For as long as she could, Hilda Howland Minnis Mason could “cut the rug.”
Today, that”s as passe a description of being a good dancer as “power to the people” is a bygone slogan of today”s tony representatives of elected government.
The city”s longest-serving elected official, who earned the self-proclaimed title of the “grandmother of the world,” was often the last person “working it” — the latest D.C. dance steps into the wee hours on and off the campaign trail.
“Wave your hands in the air and act like you just don”t care,” I believe was the last endearing D.C. go-go move I saw Mrs. Mason make before illness forced her from the public arena.
Mrs. Mason governed like she danced and lived, like she just didn”t care what others thought of her as long as she was “doing what the spirit says do.” She served as a member of the D.C. Council, the D.C. Board of Education, Metro Board of Directors and the D.C. Statehood Party.
On Sunday morning, “grandmother” finally hung up her fancy dancing shoes at the age of 91. Mrs. Mason died in Washington Hospital Center after a long illness.
With her passing, D.C. activists mourn not only the death of a beloved icon but also the passage of an era in which politicians put the needs of constituents before those of big business and corporations.
“She was a good conscientious, conscious woman for the people,” said Anise Jenkins of Stand Up for Democracy, which honored Mrs. Mason at its 10th anniversary gala in October.
This former schoolteacher of rural beginnings spent a lifetime fighting for voting rights, women”s rights, rent control, integrated public transit and accommodations, and quality education.
On the local front, Mrs. Mason fought against the freeway; on the international front, she fought against the growing use of nuclear power.
“I was just talking to [former D.C. Council member] Frank Smith, and we were saying how they”re gone now … they don”t make [politicians] like [my mother] anymore,” said Carolyn Nicholas, Mrs. Mason”s daughter from her first marriage.
Ms. Jenkins agreed.
“There”s no comparison, except for Marion Barry. In general, [the city”s leadership] are not connected to the people. They should be less about business development and more about people development. They should take a page from Mrs. Mason”s legacy and revive that spirit,” she said.
In the rags-to-riches biography that Ms. Nicholas is writing about her mother, she quotes Mrs. Mason saying: “My parents were religiously involved in human rights. My parents struggled to help people any way they could to make sure that others had enough food, clothes and other necessities of life.
“Although the Klan and racial segregation were part of our lives, a number of whites in the community were openly supportive of my father, thereby affording him some measure of protection. For their part, my parents helped needy whites a well as needy blacks. That experience taught me the valuable lesson that people of good will can work together and help one another, regardless of race,” Mrs. Mason said.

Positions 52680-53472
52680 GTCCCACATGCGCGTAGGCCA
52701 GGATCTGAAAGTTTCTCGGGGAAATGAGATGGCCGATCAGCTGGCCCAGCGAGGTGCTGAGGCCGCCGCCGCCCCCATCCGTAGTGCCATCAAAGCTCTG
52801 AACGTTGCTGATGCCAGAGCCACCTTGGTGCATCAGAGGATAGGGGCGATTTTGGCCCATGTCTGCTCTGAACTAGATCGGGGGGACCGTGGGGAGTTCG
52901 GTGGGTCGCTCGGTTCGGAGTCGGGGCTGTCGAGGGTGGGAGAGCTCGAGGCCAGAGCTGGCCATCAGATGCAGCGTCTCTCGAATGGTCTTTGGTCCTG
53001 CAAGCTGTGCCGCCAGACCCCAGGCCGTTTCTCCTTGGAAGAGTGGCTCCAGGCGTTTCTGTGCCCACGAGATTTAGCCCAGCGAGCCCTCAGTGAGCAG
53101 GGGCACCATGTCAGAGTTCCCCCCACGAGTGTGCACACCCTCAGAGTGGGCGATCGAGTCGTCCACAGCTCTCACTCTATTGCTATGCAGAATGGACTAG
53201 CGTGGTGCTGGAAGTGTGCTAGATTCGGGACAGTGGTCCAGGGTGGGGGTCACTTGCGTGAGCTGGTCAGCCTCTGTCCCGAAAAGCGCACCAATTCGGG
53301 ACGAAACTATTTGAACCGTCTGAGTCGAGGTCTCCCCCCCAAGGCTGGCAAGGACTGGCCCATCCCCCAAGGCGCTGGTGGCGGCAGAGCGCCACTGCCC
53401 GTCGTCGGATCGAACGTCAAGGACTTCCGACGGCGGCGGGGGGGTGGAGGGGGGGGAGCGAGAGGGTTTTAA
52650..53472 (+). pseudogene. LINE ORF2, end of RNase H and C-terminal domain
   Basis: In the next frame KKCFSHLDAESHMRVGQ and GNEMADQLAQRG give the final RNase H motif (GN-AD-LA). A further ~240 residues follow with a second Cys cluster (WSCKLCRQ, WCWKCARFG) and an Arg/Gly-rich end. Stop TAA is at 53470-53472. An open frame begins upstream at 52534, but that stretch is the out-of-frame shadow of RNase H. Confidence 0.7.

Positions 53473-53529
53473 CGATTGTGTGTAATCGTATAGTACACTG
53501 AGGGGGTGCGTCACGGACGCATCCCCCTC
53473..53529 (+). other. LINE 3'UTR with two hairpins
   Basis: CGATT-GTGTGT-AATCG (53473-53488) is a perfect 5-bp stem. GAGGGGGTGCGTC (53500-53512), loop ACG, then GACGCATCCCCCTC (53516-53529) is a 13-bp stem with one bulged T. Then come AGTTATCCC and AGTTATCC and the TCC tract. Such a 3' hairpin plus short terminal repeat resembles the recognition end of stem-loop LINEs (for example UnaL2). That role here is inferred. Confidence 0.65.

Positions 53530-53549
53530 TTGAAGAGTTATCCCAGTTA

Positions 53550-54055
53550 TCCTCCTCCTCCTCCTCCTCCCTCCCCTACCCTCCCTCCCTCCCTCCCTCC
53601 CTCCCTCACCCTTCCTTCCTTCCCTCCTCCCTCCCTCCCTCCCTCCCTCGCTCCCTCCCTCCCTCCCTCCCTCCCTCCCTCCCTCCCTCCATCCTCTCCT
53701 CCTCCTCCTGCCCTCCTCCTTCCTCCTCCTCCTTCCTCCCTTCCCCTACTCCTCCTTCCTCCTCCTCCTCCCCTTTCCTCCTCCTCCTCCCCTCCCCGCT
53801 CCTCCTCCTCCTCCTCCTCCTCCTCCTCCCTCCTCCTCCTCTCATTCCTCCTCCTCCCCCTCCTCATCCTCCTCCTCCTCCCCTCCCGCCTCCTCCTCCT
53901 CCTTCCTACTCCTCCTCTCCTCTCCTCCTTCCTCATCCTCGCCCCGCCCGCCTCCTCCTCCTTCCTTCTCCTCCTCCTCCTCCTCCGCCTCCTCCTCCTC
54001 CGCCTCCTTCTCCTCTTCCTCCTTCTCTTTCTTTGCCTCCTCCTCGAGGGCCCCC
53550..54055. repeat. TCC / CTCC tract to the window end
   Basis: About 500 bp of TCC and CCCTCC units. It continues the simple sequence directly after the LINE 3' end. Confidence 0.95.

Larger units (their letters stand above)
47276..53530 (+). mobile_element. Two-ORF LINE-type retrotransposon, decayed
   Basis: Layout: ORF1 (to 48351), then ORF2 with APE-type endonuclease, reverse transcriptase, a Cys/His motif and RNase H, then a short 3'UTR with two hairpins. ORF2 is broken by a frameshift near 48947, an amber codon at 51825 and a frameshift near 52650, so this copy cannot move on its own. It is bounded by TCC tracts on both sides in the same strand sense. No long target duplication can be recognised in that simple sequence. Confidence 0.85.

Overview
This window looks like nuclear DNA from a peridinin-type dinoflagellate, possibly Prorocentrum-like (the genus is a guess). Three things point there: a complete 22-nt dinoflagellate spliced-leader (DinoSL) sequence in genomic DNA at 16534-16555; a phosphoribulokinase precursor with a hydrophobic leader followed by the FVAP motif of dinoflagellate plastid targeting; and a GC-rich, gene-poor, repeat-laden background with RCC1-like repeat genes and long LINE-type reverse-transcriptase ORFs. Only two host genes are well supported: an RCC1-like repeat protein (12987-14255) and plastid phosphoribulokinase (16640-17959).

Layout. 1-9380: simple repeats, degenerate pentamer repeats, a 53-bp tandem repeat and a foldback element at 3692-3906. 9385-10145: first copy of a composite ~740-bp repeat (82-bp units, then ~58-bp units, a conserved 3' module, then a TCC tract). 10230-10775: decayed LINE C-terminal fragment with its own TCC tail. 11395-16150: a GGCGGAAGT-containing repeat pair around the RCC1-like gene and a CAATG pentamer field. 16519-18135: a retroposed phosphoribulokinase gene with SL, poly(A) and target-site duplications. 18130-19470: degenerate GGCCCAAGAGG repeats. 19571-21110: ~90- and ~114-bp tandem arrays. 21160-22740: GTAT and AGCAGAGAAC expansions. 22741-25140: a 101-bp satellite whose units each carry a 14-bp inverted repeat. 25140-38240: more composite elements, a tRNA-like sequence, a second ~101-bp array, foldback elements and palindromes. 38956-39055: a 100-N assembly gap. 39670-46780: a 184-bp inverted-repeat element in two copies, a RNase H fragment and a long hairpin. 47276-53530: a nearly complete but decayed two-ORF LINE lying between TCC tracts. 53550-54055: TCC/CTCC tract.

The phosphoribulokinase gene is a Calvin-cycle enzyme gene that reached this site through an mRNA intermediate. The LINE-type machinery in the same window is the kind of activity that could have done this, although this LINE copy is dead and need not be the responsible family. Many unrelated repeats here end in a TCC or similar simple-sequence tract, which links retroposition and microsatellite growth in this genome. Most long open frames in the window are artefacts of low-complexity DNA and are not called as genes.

Funeral services for Mrs. Mason will be held Sunday near her hometown of Lynch Station, Va.
Her daughter said a local memorial service is being planned for the first weeks of the new year, most likely at All Soul”s Unitarian Church.
It was at the liberal, activist congregation in the mid-1960s that she met her husband, Charles “Charlie” N. Mason Jr. As her unpaid adviser, he was as much a fixture in the halls of the John A. Wilson Building as she.
In an interview, Mrs. Mason said she and her husband “courted, if you could call it that, on the picket line” and noted that her husband and Statehood Party founder Julius Hobson Sr. pushed her into elective office. Now, all three have left us.
“The days of those warriors seem to be gone. She and Julius [Hobson] and Joe [Josephine Butler] were the Three Musketeers … and they set a high bar for honesty and integrity in public office,” said Gail Dixon, a D.C. Statehood Green Party member and former school board member.
“She always understood that public service was not an alternative to activism, you could do both and both are equally important,” activist Lawrence Guyot said of Mrs. Mason.
Ms. Jenkins said former D.C. Council member Nadine Winter once told her that the first city council was composed of “activists from the street” and that although they “didn”t know much about the workings of government, they knew they were there to protect the people.”
Yesterday, D.C. Delegate Eleanor Holmes Norton said Mrs. Mason was “involved in many good works quite apart from her council duties” and “she and her husband had a habit of coming to the rescue of somebody who needed most.”
The Masons are credited, for example, of single-handedly keeping the David A. Clarke School of Law alive despite the University of the District of Columbia”s detractors in Congress, the local leaders and the press. The wealthy couple also was known to donate thousands of dollars to individuals and groups from which they expected no political loyalty in exchange.
We can only hope the dancing community spirit of Hilda Howland Minnis Mason “cuts the rug” and continually haunts city hall.